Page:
Several studies reported that markers such as PSA and PAP were used for confirming and monitoring P.Ca. PSA is one of the organ specific tumor markers produced by prostatic tissue . In patients with BPH, PSA levels can increase 2-3 times the normal. The major limitation for using PSA, as a screening prostate cancer biomarker, is that majority of the men suffer from BPH and prostatitis as they become old, which increases their serum PSA levels. Therefore, PSA alone cannot be used as a biomarker for cancer detection. The elevated levels of PSA do not indicate cancer but the higher the PSA level, the more the chance of having cancer.
PAP is a tumor marker produced by the lysosomes of the prostate’s epithelial cells . The levels of PAP are high in 60% of men with P.Ca with metastases. However, the level of PAP in the serum is normal or slightly high when the carcinoma remains localized in the prostate gland and is elevated in some benign condition such as BPH and osteoporosis.
The association between high levels of serum calcium and risk of P.Ca has been demonstrated by various investigators . The high level of calcium in serum is due to decrease in apoptosis and an increase in proliferation of P.Ca cells responsible for growth and metastasis. The increase in serum calcium or any factor that leads to it would increase the possibility for terminal P.Ca as has been reported by several researchers. Thus, analysis of calcium in serum may be used as a promising prospective biomarker for screening for P.Ca.
Several studies have reported a positive association between phosphorus intake and P.Ca [10, 11]. A recent study by Wilson et al. showed that calcium and phosphorus have independent effects at different time periods between exposure and diagnosis of P.Ca .
There is a need to use combination of markers and tests which can save the patient from unnecessary biopsies.
The present study was carried out to categorize the patients into prostatic carcinoma, benign prostatic hyperplasia, or prostatitis based on serum prostate specific antigen, prostatic acid phosphatase, calcium and phosphorus levels, and DRE and to evaluate the discriminating power of these in distinguishing controls and cases to reduce the risk of unnecessary biopsy. The diagnostic efficiency (DE) of these markers was confirmed by analyzing their sensitivity and specificity using receptor operative curves (ROC).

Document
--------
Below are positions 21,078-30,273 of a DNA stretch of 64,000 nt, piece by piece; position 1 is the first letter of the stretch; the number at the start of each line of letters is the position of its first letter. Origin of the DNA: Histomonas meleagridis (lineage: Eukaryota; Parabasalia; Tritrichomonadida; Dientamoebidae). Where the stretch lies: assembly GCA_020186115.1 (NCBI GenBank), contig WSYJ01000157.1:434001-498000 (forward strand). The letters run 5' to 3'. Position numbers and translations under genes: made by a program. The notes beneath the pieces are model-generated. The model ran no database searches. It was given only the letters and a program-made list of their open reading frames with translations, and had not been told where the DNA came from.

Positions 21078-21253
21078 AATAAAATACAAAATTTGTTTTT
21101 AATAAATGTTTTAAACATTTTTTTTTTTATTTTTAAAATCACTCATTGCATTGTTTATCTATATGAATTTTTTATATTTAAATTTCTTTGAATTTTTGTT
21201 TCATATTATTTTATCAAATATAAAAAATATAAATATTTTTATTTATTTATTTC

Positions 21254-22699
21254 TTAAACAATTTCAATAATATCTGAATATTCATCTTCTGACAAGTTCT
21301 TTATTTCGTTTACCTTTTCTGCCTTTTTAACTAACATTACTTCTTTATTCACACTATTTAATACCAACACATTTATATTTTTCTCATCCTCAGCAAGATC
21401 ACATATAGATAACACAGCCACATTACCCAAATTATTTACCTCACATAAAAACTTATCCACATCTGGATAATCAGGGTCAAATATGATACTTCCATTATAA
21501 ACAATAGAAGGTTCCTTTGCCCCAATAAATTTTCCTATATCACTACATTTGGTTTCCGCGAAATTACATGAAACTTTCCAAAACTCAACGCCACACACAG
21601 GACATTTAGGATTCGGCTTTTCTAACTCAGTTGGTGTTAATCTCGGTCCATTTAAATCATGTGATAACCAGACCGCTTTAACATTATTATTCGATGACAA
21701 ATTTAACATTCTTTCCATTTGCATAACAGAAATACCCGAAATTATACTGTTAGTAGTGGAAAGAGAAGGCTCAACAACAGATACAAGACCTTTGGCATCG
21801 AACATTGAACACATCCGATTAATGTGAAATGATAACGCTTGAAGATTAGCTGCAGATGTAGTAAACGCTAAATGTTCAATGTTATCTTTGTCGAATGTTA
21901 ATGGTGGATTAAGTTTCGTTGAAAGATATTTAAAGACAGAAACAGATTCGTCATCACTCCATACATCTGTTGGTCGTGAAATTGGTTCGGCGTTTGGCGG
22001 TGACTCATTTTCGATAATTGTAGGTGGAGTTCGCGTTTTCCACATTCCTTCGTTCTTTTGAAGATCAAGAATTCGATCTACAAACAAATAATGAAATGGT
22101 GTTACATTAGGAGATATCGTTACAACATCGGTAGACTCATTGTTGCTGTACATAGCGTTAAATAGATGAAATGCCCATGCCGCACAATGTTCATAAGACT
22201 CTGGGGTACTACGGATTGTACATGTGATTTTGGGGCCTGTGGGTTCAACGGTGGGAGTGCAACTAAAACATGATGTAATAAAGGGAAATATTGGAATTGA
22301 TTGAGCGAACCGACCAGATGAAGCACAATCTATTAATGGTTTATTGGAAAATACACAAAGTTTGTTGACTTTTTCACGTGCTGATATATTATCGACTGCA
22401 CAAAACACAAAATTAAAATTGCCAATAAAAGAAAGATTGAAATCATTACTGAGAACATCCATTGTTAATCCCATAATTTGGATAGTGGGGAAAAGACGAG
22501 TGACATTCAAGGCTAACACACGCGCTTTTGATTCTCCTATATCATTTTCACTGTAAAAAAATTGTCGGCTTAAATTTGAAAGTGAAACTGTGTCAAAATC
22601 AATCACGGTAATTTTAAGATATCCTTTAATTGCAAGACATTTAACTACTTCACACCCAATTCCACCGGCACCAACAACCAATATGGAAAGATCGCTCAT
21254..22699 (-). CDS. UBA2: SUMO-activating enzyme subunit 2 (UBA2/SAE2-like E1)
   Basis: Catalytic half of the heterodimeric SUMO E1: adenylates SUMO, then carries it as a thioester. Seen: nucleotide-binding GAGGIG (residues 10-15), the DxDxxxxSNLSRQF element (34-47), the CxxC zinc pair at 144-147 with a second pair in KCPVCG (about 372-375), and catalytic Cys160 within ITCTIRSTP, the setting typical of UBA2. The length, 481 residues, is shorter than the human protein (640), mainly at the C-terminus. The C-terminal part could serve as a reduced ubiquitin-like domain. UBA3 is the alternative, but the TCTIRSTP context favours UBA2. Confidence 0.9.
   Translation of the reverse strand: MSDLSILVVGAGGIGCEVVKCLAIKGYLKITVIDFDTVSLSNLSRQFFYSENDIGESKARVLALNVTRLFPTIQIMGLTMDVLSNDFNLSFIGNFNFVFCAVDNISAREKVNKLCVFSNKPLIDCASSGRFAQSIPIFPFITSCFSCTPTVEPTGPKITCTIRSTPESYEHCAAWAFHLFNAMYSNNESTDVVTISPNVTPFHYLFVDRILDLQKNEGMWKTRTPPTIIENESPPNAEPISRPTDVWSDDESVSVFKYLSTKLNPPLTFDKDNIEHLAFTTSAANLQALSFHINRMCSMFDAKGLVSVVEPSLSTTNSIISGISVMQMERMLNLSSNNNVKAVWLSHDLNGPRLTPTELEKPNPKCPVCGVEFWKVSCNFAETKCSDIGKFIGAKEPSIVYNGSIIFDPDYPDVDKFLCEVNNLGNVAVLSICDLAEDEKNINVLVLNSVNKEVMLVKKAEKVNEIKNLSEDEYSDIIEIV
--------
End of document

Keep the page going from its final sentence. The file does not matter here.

The study was approved by Institutional Ethical Committee. The informed consent was obtained from the patients. The patients with LUTS visiting the Department of Urology at Owaisi group of hospitals and research centre were enrolled in the study. A total of 114 subjects were included in the study. 84 patients served as cases whereas age and sex matched 30 individuals were selected from ENT, dental, and gastroenterology departments of the same hospital with complaints of disease other than LUTS and served as controls. From each department, 10 subjects were included.
2.1. Inclusion Criteria
Male patients in the age group of 50–85 years with LUTS and with PSA levels more than normal value (i.e. >4 ng/mL) were included. Age and sex matched persons without LUTS served as controls.
2.2. Exclusion Criteria
Patients with acute LUTS with fever and other symptoms, documented UTI, established cases of P.Ca, BPH and prostatitis, or history of previous biopsy or urological procedure were excluded.
The clinical diagnosis of prostatic disease was based on LUTS, elevated levels of PSA, DRE, TRUS, and TRUS guided biopsy, and histopathological examination of the biopsied tissue. The blood was collected at initial presentation in order to avoid any stimulation of the prostatic gland, which may increase PSA levels. Then, the patients were categorized into prostatitis, BPH, and P.Ca.